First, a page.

Kenya Sees Need for Regulatory Support to Cut Remittance CostCharles Wachira
Central Bank of Kenya Governor Njuguna Ndung’u said regulatory support is necessary for business collaborations that will cut the cost of transferring remittances, a key driver of the East African nation’s economy.
Kenyan workers abroad sent home a record $1.3 billion last year, the same amount generated from the country’s top export of tea, and up from $338 million almost a decade earlier. The average cost of remitting $200 from the U.S. to Kenya is $12, according to data compiled by the World Bank.
“The challenge for us as regulators is to ensure that remitters can send funds to their recipients conveniently, safely and at a reasonable cost,” Ndung’u said today in the capital, Nairobi. The bank is trying to boost competition and lower transaction costs by approving partnerships between local financial institutions and money-transfer operators, he said.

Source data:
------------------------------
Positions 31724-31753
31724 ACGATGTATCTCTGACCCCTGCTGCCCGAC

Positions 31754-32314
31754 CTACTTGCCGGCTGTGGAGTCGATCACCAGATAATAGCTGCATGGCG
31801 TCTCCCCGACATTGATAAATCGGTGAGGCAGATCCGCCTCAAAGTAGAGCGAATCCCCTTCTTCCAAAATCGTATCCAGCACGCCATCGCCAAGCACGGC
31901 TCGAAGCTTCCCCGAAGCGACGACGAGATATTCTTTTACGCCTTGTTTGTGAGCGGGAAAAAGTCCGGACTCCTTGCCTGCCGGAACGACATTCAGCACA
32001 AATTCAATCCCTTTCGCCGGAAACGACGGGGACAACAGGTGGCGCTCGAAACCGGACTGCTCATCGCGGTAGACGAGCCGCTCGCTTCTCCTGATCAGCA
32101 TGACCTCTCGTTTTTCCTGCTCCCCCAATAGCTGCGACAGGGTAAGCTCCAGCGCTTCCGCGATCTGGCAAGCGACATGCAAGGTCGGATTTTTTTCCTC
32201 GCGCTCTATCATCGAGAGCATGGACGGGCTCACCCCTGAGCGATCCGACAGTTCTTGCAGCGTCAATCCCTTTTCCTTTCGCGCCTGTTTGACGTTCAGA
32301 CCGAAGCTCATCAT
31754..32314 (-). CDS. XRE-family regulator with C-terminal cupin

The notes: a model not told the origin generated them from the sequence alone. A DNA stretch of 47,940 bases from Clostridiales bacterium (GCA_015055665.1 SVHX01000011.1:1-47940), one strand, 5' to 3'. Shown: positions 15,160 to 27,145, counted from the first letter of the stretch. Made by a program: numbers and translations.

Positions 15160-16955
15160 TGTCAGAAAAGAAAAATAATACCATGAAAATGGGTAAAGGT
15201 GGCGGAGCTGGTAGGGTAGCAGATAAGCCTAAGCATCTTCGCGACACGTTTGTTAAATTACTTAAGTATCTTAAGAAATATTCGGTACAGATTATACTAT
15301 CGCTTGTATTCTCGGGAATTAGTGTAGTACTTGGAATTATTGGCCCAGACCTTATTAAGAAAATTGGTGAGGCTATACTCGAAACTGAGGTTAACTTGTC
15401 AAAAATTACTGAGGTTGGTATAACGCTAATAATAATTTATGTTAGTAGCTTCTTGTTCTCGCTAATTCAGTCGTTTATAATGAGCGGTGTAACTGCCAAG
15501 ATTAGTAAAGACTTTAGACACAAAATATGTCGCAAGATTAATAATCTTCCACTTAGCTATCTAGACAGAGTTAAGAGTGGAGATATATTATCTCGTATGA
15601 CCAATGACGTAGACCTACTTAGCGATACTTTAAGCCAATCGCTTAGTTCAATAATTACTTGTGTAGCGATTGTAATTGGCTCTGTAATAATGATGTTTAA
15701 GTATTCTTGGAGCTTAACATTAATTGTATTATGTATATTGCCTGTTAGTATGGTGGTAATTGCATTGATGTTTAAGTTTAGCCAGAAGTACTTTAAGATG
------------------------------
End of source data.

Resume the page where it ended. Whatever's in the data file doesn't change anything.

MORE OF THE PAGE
Ndung’u spoke at an event to announce a service that will enable subscribers of Safaricom Ltd., Kenya’s biggest mobile-network operator, to receive money from MoneyGram International Inc.’s network of 345,000 locations worldwide.
Remittance inflows support household spending, spur investment and serve as a key source of foreign exchange, said Ndung’u. It’s important for regulators to encourage remittances being sent through formal challenges, rather than a“wallet or hand luggage,” so the funds can be tracked, he said.
Kenya is sub-Saharan Africa’s third-biggest recipient of remittances, after Nigeria and Senegal, with more than 3 million people of Kenyan origin living abroad. North America is the main source of remittances to Kenya, accounting for about half, followed by Europe at almost a third.